1.   Best Japanese Glove Overall: Mizuno Classic Pro Soft Baseball Glove Series

For the features and price, it’s hard to go wrong with the popular Classic Pro Soft Baseball Glove Series by Mizuno. Here, the manufacturer applied decades’ worth of experience making gloves for professional baseball players to a series, especially for amateur players.

Sure, more expensive gloves — even a couple of Mizuno models mentioned below — might offer more bells and whistles. But for players interested in the most core demands of durability, comfort, design, and performance, this is the baseball glove for you.

Take note of the Throwback Leather, known to be rugged and even to look good color-wise. It comes pre-oiled for easier break-in, providing a soft glove body that holds its shape as years pass. Quality of leather is vital for baseball gloves, and it appears Mizuno makes highest-quality a focus for this series.

What We Like:

  • Patterned according to preferences of professional players Mizuno has worked with.
  • Mizuno’s own “Throwback” leather, pre-oiled to break in faster, yet rugged enough to retain shape after rigorous play.
  • Roll welting to maintain stability through the fingers.
  • Ultra-soft palm liner for lasting comfort.
  • Affordable price for the features. Read the reviews: “Great glove for the price” seems a recurring theme.

Not So Much:

  • Not much to dislike about this glove, unless you’re thinking of a lower price. You might get that, with inferior leather, but the durability and performance probably won’t match the Classic Pro.

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2.   Best Japanese Glove for True Pros: Mizuno Pro Baseball Glove Series

If price is no obstacle, this glove is certain to make any baseball player shine. Mizuno has been manufacturing baseballs and gloves since 1913, and it seems it applied all its industry knowledge into this model. There’s a reason the Mizuno logo can be seen on the wrists of MLB standouts like Didi Gregorius, Andrelton Simmons, Corey Kluber, and Ian Desmond.

With this model, Mizuno really tried to apply what it learned working with MLB players over the years to deliver those same likes and desires to the general public. Especially noteworthy is the application of Kipskin leather, a very soft and rather luxurious cowhide that weighs less than regular cowhide which helps make for faster hands and better play.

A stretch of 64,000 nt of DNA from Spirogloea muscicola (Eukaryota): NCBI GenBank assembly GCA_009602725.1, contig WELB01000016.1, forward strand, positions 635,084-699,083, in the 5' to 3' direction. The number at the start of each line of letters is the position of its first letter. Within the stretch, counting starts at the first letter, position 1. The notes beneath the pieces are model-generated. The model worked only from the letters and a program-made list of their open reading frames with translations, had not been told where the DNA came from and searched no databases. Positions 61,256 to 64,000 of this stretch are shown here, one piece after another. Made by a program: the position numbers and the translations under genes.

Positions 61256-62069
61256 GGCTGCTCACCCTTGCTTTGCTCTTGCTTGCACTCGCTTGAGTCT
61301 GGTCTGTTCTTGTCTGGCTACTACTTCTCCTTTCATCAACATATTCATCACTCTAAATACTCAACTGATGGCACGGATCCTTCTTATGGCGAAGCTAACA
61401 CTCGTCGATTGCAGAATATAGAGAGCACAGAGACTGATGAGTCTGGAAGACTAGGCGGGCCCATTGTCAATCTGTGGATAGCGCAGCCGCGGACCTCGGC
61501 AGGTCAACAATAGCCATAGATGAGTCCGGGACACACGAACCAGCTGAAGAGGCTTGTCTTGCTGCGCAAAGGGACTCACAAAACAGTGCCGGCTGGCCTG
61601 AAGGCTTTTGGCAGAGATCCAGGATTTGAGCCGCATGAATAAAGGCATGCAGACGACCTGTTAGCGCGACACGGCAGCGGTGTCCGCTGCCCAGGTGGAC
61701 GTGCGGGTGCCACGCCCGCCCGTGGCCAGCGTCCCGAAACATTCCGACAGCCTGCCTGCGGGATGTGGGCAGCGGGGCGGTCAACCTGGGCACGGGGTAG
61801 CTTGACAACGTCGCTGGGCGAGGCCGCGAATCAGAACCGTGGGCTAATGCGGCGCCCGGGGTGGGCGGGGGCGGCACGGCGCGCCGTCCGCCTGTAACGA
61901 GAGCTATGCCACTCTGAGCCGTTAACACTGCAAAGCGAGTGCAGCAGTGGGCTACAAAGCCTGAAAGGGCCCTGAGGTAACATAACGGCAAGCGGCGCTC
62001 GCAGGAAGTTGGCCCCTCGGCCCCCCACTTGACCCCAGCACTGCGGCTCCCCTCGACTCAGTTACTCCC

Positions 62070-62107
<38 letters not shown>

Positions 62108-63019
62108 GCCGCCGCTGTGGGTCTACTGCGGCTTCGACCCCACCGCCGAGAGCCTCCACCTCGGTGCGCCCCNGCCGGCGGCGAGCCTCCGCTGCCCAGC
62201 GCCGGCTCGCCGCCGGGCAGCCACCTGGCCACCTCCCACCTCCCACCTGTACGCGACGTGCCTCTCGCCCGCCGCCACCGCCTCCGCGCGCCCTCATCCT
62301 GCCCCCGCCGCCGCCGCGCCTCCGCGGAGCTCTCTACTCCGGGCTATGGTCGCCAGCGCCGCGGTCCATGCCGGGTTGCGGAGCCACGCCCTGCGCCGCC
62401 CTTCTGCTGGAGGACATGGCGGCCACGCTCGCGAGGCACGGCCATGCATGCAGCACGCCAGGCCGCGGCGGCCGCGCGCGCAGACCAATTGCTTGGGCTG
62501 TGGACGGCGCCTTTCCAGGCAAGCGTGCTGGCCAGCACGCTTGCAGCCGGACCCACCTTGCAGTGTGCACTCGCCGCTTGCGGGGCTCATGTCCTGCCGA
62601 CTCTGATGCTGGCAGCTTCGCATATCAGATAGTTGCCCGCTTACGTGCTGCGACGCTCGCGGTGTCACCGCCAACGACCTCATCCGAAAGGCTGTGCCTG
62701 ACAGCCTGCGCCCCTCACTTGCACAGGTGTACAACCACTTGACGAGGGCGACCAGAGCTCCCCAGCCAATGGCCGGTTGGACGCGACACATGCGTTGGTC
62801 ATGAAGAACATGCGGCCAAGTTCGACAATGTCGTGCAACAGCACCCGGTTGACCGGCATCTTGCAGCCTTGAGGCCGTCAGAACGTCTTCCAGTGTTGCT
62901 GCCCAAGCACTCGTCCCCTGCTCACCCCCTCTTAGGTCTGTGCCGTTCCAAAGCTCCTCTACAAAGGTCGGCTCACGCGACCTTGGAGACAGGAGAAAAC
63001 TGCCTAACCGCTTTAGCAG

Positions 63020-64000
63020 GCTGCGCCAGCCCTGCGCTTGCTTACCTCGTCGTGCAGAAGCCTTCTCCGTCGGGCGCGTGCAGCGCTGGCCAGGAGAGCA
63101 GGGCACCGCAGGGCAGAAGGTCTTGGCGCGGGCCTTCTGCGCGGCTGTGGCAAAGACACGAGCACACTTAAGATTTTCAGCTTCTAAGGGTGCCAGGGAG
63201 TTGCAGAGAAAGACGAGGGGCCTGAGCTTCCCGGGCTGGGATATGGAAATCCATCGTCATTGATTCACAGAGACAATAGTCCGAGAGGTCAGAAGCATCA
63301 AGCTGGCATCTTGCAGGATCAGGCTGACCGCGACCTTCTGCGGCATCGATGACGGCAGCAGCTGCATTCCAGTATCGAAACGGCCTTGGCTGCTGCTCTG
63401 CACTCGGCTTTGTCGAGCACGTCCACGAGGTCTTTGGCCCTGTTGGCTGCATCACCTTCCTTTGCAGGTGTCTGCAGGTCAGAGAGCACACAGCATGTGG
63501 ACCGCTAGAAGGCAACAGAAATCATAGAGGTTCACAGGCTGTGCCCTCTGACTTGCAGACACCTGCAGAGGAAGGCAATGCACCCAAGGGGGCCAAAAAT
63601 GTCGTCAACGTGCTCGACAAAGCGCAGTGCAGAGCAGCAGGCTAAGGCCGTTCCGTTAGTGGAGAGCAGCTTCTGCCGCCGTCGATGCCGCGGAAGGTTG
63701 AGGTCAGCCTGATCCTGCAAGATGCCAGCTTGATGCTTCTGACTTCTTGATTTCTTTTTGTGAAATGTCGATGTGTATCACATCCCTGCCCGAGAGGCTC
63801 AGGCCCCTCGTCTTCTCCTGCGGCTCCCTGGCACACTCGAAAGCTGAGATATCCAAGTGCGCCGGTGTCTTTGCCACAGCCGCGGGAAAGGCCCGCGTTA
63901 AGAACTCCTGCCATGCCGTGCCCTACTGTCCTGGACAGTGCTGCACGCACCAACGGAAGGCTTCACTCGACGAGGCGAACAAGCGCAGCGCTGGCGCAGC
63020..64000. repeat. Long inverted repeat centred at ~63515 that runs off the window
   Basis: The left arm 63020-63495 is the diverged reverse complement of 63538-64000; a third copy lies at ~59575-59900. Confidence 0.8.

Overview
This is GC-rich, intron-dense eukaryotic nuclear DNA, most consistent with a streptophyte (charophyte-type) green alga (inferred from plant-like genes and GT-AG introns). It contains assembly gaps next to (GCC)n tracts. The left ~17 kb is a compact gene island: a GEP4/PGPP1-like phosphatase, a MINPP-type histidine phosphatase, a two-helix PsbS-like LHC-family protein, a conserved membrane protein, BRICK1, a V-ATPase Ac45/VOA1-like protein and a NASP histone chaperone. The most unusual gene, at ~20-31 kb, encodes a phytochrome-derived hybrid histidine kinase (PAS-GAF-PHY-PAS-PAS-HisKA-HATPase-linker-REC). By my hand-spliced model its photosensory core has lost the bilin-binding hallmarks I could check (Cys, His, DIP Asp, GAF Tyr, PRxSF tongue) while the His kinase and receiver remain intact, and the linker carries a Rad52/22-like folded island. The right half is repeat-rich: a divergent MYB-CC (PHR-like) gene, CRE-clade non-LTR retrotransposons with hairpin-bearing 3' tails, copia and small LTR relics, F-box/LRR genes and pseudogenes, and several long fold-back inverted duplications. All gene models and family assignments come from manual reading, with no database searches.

It appears that Mizuno added several other features to boost player comfort levels including the high-end palm liner; and lower placement of the pocket area to let the glove shape more naturally to play. All in all, a solid Japanese baseball glove.

What We Like:

  • Patterned according to preferences of professional players Mizuno has worked with.
  • U.S. kip leather with tighter fibers for extra durability, premium feel, and top performance.
  • Shell leather palm liner for added comfort.
  • “Hand-based” patterns, such as placement of the pocket lower under the webbing to let natural play shape the pocket.

Not So Much:

  • Once again, not much to dislike about this glove, except maybe the price tag. This is a glove for serious baseball players.

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3.   Best Japanese Glove to Use Fast: SSK Select Professional Series

This company might only lack the marketing prowess of competitors like Mizuno, because SSK has been delivering high-quality baseball gloves for over a half-century and remains preferred for some notable MLB players including star shortstops Javier Baez, Fernando Tatis Jr. and Bo Bichette, along with Robinson Cano and Ronald Acuna.

Those who have used SSK gloves know about their feel and comfort. True to form, among the attraction points listed by the company for its Select Professional Series gloves is ease of breaking them in, and their thinner and more flexible top-grain leather.

Generally, SSK gloves seem like top-quality right from the get-go, and users rave about the leather and durability. Gloves from this series should not be an exception nor disappoint. For this price point, you could do worse.

What We Like:

  • Top-grain cowhide leather that’s been praised by users.
  • Designed specifically to allow faster break-in.
  • Thinner and more flexible leather grade promotes feel and comfort.
  • Grid and net webbing is firm enough to last, flexible enough to form well from natural play.
  • Affordable price for the quality and comfort.

Not So Much: